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His silence showed compassion but did not allow Seidl to easily feel unburdened of the weight of his wrongdoings. He acted as a confessor by listening to Karl and then leaving him to take responsibility for his actions. Harry James Cargas, a Catholic author and professor points out that we do not depend on others for forgiveness but rather earn it somehow. Certainly, Karl did not because his apology for the wrongs he caused only came when his guilt borne the consequences of his action on his deathbed rather than when the act was committed. Cargas argues that Weisenthal’s dilemma can be carried out to a logical end and poses a new question; “Should Adolf Hitler be forgiven?” He adds that if there is an unforgivable sin, certainly the Nazis have committed it.

I agree with Cargas because Simon would have no right to forgive Karl in the name of all Jewish people harmed. In this particular instance whether he had forgiven the soldier or not, that forgiveness would not relieve judgment from God. He also states that “Deathbed conversations are dramatic, but in many instances they are too easy” (125). Every human being has his burden to bear, and no one can remove it for another. We must hold accountable those who arrogantly valued their own lives more than the men and women we lost. It is important to realize that Wiesenthal held his hand and remained present throughout the confession. He did not express anger or spite.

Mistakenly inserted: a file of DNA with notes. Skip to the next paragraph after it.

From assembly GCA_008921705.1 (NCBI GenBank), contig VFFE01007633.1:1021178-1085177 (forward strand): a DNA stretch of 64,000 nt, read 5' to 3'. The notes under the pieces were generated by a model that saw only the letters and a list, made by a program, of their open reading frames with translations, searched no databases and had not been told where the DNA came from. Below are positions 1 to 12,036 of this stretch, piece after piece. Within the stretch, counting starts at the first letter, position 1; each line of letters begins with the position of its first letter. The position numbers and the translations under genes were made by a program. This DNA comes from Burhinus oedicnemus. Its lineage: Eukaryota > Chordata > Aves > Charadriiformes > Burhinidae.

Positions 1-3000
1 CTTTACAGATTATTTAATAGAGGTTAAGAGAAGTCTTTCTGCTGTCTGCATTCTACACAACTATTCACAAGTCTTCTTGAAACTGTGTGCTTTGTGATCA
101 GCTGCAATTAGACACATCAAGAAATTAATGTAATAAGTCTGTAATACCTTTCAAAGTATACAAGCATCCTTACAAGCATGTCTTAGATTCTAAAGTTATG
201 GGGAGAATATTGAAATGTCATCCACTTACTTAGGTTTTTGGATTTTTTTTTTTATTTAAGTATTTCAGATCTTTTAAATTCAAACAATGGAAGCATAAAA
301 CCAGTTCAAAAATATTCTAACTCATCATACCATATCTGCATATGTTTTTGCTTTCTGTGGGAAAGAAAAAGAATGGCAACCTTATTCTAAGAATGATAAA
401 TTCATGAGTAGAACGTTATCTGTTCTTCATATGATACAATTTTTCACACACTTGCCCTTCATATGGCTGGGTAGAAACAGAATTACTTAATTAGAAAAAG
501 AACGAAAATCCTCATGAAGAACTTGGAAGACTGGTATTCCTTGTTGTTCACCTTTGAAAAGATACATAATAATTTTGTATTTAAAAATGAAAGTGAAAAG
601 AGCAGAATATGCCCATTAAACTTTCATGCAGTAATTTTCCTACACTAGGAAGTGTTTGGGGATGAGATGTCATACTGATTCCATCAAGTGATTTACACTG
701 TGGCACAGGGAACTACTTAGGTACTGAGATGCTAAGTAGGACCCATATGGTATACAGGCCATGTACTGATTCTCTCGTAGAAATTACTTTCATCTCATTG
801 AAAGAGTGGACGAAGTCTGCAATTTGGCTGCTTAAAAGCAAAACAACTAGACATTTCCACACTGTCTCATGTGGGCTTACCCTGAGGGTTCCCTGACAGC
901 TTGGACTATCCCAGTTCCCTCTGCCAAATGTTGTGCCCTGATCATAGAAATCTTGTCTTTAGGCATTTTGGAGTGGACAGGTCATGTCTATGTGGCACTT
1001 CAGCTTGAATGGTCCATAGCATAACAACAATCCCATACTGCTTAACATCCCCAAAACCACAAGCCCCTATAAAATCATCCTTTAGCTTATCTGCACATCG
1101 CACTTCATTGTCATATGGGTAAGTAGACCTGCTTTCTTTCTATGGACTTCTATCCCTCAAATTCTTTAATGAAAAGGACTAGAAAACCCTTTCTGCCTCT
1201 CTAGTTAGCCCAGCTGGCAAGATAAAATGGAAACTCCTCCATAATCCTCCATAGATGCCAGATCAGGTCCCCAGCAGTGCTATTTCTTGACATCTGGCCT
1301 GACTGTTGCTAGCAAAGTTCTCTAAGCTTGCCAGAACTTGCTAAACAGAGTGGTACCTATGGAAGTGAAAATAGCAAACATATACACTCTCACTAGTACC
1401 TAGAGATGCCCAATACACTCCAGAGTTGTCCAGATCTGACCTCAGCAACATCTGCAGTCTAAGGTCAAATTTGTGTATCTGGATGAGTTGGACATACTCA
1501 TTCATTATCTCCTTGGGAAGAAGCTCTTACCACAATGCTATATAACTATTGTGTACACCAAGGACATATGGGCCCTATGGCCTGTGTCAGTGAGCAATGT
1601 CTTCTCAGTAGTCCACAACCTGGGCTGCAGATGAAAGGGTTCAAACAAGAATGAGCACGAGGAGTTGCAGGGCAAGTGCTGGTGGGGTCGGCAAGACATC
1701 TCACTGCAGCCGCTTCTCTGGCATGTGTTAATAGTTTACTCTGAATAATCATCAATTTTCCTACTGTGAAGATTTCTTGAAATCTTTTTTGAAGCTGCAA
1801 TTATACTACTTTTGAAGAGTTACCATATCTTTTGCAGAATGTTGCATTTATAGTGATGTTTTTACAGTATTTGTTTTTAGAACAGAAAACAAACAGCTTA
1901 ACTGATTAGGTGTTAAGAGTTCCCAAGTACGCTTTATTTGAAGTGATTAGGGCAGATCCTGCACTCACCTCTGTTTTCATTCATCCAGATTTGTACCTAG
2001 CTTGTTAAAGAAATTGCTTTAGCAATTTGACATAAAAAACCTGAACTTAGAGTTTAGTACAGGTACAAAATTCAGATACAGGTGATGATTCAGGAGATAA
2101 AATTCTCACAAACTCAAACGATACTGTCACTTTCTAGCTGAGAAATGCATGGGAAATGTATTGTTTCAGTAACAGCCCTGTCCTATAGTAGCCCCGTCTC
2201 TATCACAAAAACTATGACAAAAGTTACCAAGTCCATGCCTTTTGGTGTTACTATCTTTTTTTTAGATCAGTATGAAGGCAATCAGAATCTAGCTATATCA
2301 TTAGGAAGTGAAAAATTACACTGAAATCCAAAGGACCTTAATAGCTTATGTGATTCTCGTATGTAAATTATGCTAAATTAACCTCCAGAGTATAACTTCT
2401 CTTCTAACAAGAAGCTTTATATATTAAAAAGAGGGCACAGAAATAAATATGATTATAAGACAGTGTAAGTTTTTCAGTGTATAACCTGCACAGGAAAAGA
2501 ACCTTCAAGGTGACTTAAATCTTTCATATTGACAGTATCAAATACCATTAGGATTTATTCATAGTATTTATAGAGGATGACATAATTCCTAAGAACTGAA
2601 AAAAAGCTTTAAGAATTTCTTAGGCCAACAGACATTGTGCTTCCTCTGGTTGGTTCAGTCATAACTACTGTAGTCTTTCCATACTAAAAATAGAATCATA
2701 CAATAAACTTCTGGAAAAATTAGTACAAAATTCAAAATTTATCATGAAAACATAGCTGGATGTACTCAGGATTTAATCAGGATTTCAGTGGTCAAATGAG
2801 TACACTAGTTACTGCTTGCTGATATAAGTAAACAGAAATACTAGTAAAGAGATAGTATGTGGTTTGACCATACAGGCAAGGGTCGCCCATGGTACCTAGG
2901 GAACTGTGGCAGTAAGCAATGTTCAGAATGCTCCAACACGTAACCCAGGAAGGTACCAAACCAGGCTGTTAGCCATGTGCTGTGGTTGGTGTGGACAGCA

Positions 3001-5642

The fact that Weisenthal was ambivalent about his actions and doubted their appropriateness only underlines his decency. In contrast, the dying german was indifferent to issues that did not bear directly on him. Moreover, as a simple gesture of human respect, he helped keep away a fly that was bothering Seidl. “Forgiveness is an act of volition” (98). By definition is the release of resentment. Even if he did not explicitly forgive Seidl, he acted with an immense amount of compassion given the circumstances. We often hear forgive but never forget, let you remember these experiences in efforts to not let it happen again. We’ve seen history be repeated by people, though a different incident, always the same story. It is clear that we have not gained anything from our experiences with man’s inhumanity towards man.

Think about it, how many times are we to forgive people who wrongfully kill a person. We don’t. A point often overlooked is that forgiveness can only be extended for wrongs personally suffered. Even then forgiveness can only be extended so far, there must be some sort of justice. Simon showed restraint without expressing hatred, by walking out without saying a word he did the most sensible, logical, and most decent thing possible.